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Movie-Making Farrellys Invade Frat Row

By Mark Rozeman Posted: 03/04/2010
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It’s Friday night on Eagle Row and Owen Wilson (“Marley and Me”) and Amanda Bynes (“Sydney White”) sit parked outside the Kappa Alpha Order fraternity house. Once Bynes hits her cue, co-director Peter Farrelly yells “cut.” Crew members rush to inspect cameras and lights, halted conversations begin again and extras shield themselves from the cold.

Attractive film stars? Check. Star-struck audience? Check. It’s official — as of 6 p.m. Feb. 26, Emory has become a Hollywood film set.

The film in question is “Hall Pass,” a new comedy from directors Peter and Bobby Farrelly, the men behind “There’s Something About Mary” and “Dumb and Dumber.” The film stars Wilson and Jason Sudeikis (“Saturday Night Live”) as two married men who find themselves noticing other women. To alleviate the situation, their wives grant them a weeklong “hall pass” to pursue whatever extramarital activities they want.

For the Farrellys, the film marks a return to their old style of comedy after 2007’s critically lambasted “The Heartbreak Kid.”

“I am very proud of this movie on a lot of levels,” Peter says in an interview with the Wheel. “It’s right up our alley [and] ... it has a story and purpose that I think will play in almost every culture.”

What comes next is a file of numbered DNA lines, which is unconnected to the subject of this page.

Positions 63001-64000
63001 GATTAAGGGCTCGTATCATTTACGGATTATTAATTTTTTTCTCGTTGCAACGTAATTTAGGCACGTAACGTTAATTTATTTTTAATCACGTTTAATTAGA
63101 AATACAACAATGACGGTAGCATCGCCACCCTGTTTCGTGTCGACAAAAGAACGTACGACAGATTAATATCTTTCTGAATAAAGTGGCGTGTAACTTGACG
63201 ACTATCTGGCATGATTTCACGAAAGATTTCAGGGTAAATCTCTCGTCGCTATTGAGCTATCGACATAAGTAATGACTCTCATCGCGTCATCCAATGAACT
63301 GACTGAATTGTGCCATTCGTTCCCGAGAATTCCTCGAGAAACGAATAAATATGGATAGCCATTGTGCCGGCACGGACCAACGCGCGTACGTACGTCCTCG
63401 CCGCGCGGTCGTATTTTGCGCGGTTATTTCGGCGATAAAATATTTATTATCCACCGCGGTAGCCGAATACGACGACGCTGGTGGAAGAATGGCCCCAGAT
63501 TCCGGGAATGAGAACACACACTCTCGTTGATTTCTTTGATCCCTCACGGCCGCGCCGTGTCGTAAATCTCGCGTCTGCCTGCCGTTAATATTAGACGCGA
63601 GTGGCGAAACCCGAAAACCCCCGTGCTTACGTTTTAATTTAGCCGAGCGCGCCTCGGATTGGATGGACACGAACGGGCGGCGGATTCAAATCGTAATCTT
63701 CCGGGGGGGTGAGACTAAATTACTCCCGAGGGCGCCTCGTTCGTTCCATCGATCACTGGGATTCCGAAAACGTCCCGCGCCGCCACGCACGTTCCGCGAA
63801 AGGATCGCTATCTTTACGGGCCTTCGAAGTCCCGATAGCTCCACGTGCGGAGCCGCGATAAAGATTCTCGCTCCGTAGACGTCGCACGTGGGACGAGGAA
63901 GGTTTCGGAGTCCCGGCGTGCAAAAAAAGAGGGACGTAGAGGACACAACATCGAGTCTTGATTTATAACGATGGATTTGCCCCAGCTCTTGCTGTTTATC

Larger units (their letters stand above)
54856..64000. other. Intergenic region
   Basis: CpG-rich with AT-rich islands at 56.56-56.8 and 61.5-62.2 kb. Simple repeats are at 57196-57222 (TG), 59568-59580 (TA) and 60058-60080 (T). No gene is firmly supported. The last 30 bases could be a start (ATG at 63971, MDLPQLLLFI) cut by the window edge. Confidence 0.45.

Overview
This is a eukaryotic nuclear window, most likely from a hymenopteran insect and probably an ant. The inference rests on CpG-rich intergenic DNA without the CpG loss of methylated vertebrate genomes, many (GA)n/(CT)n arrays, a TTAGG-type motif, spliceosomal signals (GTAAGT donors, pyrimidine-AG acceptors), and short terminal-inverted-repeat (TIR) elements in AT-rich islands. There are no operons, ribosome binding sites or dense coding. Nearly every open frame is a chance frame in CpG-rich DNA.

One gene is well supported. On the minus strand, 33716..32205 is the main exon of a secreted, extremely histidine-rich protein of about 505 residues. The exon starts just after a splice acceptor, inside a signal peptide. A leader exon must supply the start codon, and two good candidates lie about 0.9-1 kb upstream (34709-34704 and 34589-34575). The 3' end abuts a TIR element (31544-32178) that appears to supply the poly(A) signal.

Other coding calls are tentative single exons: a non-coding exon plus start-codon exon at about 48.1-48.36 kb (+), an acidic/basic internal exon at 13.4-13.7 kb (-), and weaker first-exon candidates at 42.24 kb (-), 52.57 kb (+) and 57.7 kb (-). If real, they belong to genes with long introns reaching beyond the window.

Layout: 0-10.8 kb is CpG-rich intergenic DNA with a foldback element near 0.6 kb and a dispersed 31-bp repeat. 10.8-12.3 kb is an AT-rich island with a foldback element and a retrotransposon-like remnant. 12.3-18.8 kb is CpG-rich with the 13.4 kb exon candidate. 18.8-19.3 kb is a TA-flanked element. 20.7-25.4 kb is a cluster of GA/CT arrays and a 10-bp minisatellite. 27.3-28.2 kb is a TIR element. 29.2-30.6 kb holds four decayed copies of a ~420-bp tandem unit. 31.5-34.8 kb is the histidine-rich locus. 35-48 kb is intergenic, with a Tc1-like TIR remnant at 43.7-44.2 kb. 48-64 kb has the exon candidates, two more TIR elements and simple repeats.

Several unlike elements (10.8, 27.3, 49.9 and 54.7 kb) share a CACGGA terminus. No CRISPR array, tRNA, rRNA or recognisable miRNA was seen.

Thanks to Georgia’s recently-instituted tax incentive for filming, which Farrelly calls “one of the best in the country,” the guys chose to film “Hall Pass” in Atlanta. The suggestion to shoot the film’s sorority scene at Emory came from alum J.B. Rogers (’86C), the film’s first assistant director. For his part, Farrelly says he and the crew have greatly enjoyed their brief time both at Emory and in Atlanta.

“We’ve had zero problems,” he says. “[The people have] been great. I always knew [Atlanta] was a great place.”

Aside from being a long-time collaborator with the Farrellys, Rogers has directed several notable productions, including “American Pie 2.” According to Farrelly, his work ethic and creative thinking has led the brothers to view him as “almost a third director.”

In addition to Rogers, the “Hall Pass” set featured both current and past Emory students. Nell Hodgson School of Nursing juniors Lindsay Kronberg and Eva Hoffrichter served as prominent extras in the scene’s establishing shot and alum Ben White (’08C) served as production designer.

“It’s been pretty amazing,” Hoffrichter says. “I never knew what exactly went into making a movie and how many people it takes.”

While talking with Peter inside the KA house, I discovered firsthand what makes him such a great comedic director: his natural story-telling skills. After a hilarious anecdote about the time he totaled his sister’s boyfriend’s “shag wagon” on a road trip to Atlanta, Peter discussed both the institution of marriage and the hormonal urges of the male sex.

“I believe in marriage whole-heartedly,” he says. “But even if God came to you and says you have the perfect woman on Earth, you’d still want to screw the second best.”